The black cat

Once upon a time, in the faraway land of Mount Pleasant Elementary School, a young, beautiful teacher named Miss Bridges gave her third grade class an assignment: write a Short Story. The story could be about anything we wanted, as long as it was written in the English language. Once our stories had been graded and returned to us, we would spend one class period making covers for our little “books,” with the help of cardboard, fabric, glue and a very Creative Parent.

I was terribly excited about this assignment. I had always loved coming up with detailed adventures on which to send my Barbie dolls, My Little Ponies and stuffed animals. Now I had the chance to actually write one of them down! I was determined to write the best and, since Halloween was approaching, scariest story Miss Bridges had ever read. It would be so scary that Miss Bridges would come back after reading it and say to me with a pale face, “Megan, that was the scariest story I have ever read! I’ll never be able to sleep again!”

I was fully aware of all of the essential elements of a Short Story, such as Plot, Setting and Characters. Ready to incorporate them all, I set to work thinking of the scariest things imaginable.

The first thing I needed was a Setting. I immediately thought of the story of Dracula, which I had heard only a few months before. The setting of a Lonely Castle in the dark, dreary land of Transylvania unsettled me much more than the vampire himself. I decided that such a Lonely Castle sitting atop a stony, lifeless hill would be perfect. Below the Lonely Castle sat a Happy Village.

Now that I had a setting, I needed a Protagonist. I honestly cannot remember if there was a single protagonist or not, but I do know that the Happy Village was populated with good and kind villagers. That’s all I can tell you about that. Give me a break, it was fifteen years ago.

Next, I needed an Antagonist, someone or something so scary that Miss Bridges would be trembling with fright as she turned the pages. I thought for a while, trying to decide between a Zombie and a Mad Scientist. Suddenly, it hit me: what is the most evil creature on the planet? A Cat! A wicked, nasty, evil, soulless Cat! But wait…it gets better: the Cat was Black. Everyone in the village knew about and feared the Black Cat. That may have been in part because the Black Cat lived alone in the Lonely Castle, which no living thing would come near, and so the villagers wondered how it stayed alive with nothing to eat. The answer is simple: it was an evil Black Cat!

Finally, I needed a Plot. Well, that part was simple. On the most evil night of the year, which happened to be the night before Halloween, when the moon was full and there wasn’t a cloud in the sky, the Black Cat would come down to the Happy Village and scare people. I don’t think the Black Cat killed anyone; he just scared people. There may have been a vampiristic element of blood-sucking in there, but, again, it was fifteen years ago, and without the original manuscript I can’t be sure of anything but my own faulty memory.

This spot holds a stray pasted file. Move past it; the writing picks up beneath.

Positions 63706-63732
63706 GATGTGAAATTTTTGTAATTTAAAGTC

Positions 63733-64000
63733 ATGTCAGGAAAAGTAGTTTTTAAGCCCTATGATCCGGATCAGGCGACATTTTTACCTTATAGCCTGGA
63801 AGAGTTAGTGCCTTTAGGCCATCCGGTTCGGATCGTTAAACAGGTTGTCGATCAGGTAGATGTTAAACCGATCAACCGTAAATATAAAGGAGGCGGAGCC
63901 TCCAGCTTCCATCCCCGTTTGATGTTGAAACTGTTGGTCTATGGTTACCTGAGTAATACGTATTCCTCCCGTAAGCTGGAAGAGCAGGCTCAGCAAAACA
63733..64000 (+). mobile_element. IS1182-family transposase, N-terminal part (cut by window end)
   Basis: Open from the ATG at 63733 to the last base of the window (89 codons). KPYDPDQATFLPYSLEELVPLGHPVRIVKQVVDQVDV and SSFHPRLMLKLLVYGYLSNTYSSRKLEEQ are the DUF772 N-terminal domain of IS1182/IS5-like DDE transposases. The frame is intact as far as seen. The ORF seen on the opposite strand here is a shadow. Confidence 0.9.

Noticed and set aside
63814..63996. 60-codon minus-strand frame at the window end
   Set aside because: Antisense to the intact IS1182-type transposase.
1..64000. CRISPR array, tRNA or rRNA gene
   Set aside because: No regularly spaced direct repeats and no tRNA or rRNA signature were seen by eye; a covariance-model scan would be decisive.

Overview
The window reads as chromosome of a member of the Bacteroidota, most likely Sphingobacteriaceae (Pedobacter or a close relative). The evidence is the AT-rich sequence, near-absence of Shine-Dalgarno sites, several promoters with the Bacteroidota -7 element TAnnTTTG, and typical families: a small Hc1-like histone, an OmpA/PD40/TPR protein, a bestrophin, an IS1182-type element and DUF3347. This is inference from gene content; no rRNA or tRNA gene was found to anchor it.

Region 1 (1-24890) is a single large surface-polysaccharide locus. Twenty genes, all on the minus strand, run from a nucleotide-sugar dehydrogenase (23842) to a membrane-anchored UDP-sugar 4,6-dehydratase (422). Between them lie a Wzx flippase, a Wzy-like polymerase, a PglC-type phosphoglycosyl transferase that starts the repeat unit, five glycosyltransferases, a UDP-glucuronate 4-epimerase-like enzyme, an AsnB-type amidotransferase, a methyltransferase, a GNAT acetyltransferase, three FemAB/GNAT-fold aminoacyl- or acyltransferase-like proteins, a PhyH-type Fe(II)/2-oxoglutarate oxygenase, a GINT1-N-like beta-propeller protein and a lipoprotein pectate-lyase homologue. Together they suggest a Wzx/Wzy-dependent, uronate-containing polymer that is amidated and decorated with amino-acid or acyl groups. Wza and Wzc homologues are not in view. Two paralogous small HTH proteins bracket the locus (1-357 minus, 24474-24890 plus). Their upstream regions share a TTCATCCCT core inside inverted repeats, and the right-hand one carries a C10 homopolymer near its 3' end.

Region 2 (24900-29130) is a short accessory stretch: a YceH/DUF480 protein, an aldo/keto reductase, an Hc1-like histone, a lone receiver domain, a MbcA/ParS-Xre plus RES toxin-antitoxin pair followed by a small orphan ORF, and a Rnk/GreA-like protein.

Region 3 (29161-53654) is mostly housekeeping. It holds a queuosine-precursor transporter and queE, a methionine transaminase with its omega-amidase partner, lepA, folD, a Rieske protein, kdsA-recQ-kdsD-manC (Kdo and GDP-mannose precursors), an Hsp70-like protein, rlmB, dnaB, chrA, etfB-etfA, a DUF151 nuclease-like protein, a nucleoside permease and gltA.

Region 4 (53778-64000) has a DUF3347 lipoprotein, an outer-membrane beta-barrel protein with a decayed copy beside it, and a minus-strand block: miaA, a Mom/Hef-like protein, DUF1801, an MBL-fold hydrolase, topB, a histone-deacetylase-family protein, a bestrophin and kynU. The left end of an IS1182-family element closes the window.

Looking back, I have to admit that it wasn’t the best plot ever written. Keep in mind, however, that I was under a serious deadline, and wasn’t as concerned with plot as I was with ambiance. After all, my story was truly in the spirit of the really awful horror movies from the 1950s and 60s. Look at Gognothing happened in that film. A couple of robots gone wrong terrorized a couple of scientists amongst an hour and a half of boring. My evil Black Cat scaring a village of good people was much more interesting than that.

Most important of all, I needed a Title. I decided not to do anything too fancy, lest I make the other kids in the class jealous, so I stuck with a simple and to-the-point title: The Black Cat.

The Black Cat was about four pages long. These pages were only about six inches square, in order to fit into the Small Book Cover provided by the Creative Parent. On the first page, the Title was written in Large Letters. The inside of the Back Cover was covered with my own Colorful Illustration of the Black Cat skulking down to the Happy Village. I was incredibly pleased with that Colorful Illustration, as I made sure that the path from the Lonely Castle to the Happy Village was smaller in the distance, so as to show depth. The Short Story itself was handwritten on those six-inch-square pages, complete with my own lines to keep the print straight. I chose a Fabric of shiny purple-silver to complete the Small Book. Miss Bridges was quite pleased.

Unfortunately, the Small Book about the Black Cat is now missing in action. It was either thrown out years ago, or is lost amongst the boxes of Megan Masterpieces that my mother has stored in the attic. I’ll look for it when I’m home for Thanksgiving. If it does resurface, I’ll be sure to post it here in all its original glory.


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